Friday, May 18, 2012

The Doll by Bolesław Prus

By coincidence, tomorrow marks the centenary of the death of Bolesław Prus (real name Aleksander Głowacki). You’ll be hearing more about him from me since I thoroughly enjoyed The Doll and plan to read his later novel Pharaoh soon.

The Doll takes place over an eighteen-month period during 1878-9 and looks at Polish society, with most of the focus on the growing conflict between the upper classes and the emerging tradesmen. Two ideologies are contrasted in the novel—the older Romantic ideal and the newer Positivist outlook. From the New York Review Books’ page:
Prus’s work centers around the stories of three men from three different generations: Wokulski, the fatally flawed and hopelessly love-struck hero; Rzecki, the methodical and romantic old clerk; and Ochocki, a bright young scientist who hopes for universal progress in the midst of a darkening political climate. As the stories of the three men intertwine, Prus’s novel spins a web of encounters with an embattled aristocracy, the new men of finance, and the urban poor. Written with a quasi-prophetic sensibility, The Doll looks ahead to the social forces of imperialism, nationalism, and anti-Semitism that would soon hound the entire continent.

I think the last statement might be a little strong, but they did qualify it with “quasi”—Prus makes it clear that there are no easy solutions to the many problems raised in the novel. Furthermore, he recognizes that advancements, economic or social, come at a cost. As I noted in my first post, the book has its flaws, especially when Prus is a bit heavy-handed on his message, but I still highly recommend it.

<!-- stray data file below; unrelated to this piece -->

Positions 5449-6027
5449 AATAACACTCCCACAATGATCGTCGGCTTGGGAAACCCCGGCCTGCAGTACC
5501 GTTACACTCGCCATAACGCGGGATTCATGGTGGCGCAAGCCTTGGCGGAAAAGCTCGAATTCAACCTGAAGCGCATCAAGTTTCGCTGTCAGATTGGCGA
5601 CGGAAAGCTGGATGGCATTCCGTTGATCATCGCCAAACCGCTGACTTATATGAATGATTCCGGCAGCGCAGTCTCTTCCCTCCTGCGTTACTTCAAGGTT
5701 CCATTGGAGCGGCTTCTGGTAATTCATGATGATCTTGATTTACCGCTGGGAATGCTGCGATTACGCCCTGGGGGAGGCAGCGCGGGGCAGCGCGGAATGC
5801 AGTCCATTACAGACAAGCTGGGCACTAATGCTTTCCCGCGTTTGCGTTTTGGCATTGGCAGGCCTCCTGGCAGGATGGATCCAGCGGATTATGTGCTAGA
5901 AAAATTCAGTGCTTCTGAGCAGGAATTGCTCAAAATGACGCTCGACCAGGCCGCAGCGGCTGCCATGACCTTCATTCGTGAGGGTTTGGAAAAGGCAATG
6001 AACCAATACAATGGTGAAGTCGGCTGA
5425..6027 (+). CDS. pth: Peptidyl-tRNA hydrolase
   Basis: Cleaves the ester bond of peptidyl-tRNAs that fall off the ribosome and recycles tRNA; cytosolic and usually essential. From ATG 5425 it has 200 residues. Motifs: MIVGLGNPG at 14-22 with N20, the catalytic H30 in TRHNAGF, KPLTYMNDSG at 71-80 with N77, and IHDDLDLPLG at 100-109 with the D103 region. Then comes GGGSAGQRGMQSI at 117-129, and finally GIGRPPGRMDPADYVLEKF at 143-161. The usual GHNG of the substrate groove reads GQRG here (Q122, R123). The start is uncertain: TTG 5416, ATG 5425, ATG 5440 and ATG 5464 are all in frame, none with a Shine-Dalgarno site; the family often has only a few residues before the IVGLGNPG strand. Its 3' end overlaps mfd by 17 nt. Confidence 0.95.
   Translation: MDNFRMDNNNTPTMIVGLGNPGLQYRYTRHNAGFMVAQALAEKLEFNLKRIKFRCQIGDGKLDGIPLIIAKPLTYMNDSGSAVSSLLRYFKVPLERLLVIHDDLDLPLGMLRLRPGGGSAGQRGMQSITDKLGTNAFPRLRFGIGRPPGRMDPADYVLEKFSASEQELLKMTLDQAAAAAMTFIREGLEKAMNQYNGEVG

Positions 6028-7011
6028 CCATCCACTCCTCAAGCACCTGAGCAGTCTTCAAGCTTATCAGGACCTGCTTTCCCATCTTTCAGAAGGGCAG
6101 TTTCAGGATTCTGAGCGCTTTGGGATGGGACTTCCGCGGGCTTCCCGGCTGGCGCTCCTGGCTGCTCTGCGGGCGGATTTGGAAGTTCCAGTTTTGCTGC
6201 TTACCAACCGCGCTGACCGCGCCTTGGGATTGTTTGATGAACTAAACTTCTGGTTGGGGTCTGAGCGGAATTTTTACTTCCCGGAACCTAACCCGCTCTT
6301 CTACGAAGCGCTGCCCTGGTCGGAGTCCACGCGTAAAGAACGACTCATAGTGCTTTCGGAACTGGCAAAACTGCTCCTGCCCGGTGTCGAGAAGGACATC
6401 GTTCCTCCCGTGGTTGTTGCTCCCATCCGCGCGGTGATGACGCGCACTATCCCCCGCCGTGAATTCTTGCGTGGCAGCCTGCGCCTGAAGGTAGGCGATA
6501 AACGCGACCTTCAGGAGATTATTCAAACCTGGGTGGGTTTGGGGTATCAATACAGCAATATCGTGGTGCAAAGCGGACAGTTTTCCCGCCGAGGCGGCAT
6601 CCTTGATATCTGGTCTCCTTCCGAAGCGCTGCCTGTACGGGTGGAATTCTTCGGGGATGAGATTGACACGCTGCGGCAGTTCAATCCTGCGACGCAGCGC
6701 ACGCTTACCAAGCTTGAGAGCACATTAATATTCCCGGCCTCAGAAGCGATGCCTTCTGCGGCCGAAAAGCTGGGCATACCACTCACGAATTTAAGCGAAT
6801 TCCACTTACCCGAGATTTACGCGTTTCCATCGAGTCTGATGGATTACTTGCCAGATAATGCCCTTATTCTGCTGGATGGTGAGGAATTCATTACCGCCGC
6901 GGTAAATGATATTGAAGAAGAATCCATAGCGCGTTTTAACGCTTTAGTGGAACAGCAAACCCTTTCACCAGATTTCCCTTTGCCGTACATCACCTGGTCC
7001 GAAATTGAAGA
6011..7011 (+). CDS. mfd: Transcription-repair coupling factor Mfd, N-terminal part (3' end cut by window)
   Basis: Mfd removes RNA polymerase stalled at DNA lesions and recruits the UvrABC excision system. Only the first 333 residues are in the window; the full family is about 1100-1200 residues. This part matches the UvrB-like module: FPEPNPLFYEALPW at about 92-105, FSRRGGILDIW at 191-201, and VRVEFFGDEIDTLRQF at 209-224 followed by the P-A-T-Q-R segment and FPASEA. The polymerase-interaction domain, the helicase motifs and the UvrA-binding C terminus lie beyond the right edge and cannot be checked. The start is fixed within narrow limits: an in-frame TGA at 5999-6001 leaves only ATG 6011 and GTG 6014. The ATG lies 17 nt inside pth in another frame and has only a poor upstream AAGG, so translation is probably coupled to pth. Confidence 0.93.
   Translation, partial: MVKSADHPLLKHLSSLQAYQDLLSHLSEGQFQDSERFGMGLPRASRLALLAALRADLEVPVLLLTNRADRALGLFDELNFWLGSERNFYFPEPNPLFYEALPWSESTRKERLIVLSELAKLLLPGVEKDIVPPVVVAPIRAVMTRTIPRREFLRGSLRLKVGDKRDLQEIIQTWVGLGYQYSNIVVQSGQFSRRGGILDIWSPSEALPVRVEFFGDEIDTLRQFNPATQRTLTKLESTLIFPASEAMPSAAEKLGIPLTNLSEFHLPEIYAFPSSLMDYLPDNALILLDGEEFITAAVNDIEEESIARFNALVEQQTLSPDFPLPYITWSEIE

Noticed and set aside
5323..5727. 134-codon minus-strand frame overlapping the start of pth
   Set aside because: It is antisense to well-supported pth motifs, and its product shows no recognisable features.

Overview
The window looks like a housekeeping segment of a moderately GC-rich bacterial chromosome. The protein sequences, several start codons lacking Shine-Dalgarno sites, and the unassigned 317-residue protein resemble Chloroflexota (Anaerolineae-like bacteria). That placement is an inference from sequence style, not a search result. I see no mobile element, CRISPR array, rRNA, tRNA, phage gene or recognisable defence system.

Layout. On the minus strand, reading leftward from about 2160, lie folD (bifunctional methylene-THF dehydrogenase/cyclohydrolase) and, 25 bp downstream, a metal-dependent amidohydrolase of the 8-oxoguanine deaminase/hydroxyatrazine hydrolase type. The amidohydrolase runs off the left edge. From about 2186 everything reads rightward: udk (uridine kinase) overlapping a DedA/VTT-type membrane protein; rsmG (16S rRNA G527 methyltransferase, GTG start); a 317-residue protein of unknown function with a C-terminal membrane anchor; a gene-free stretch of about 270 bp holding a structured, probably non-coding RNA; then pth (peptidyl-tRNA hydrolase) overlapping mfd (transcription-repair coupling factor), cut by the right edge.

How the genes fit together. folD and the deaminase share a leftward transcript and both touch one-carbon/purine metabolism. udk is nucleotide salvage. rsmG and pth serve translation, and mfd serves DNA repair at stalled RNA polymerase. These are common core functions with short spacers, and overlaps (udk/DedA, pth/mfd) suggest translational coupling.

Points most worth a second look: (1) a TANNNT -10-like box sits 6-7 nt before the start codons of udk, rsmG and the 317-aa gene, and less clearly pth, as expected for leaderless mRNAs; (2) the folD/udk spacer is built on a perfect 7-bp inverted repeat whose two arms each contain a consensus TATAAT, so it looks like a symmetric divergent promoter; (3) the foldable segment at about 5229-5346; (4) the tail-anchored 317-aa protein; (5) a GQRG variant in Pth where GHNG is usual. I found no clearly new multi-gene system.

I focused on only a few particular characters and a couple of issues in the posts listed below. I hope the excerpts provide a good sample of what you’ll find in the novel, at least as far as style, wit, and humor. I’ll note here that the New York Review Books has the introduction by Stanisław Barańczak to their edition of the book online—it provides a good background to the author and the novel.


Prus intended The Doll "to present our Polish idealists against the background of society’s decay."

Miss Łęcka and her enchanted world

Stanisław Wokulski
“So we may well be witnesses of a tragedy"

Ignacy Rzecki
"I can’t leave Warsaw and the store even for a little while."

The younger generation
"You cads!"

The Polish question
"By wiping out everything that was good, we have produced an artificial selection and protected the worst."

Comments on the 1968 movie adaptation of The Doll directed by Wojciech Jerzy Has.

Update (26 Dec 2012): A list of characters in the novel.

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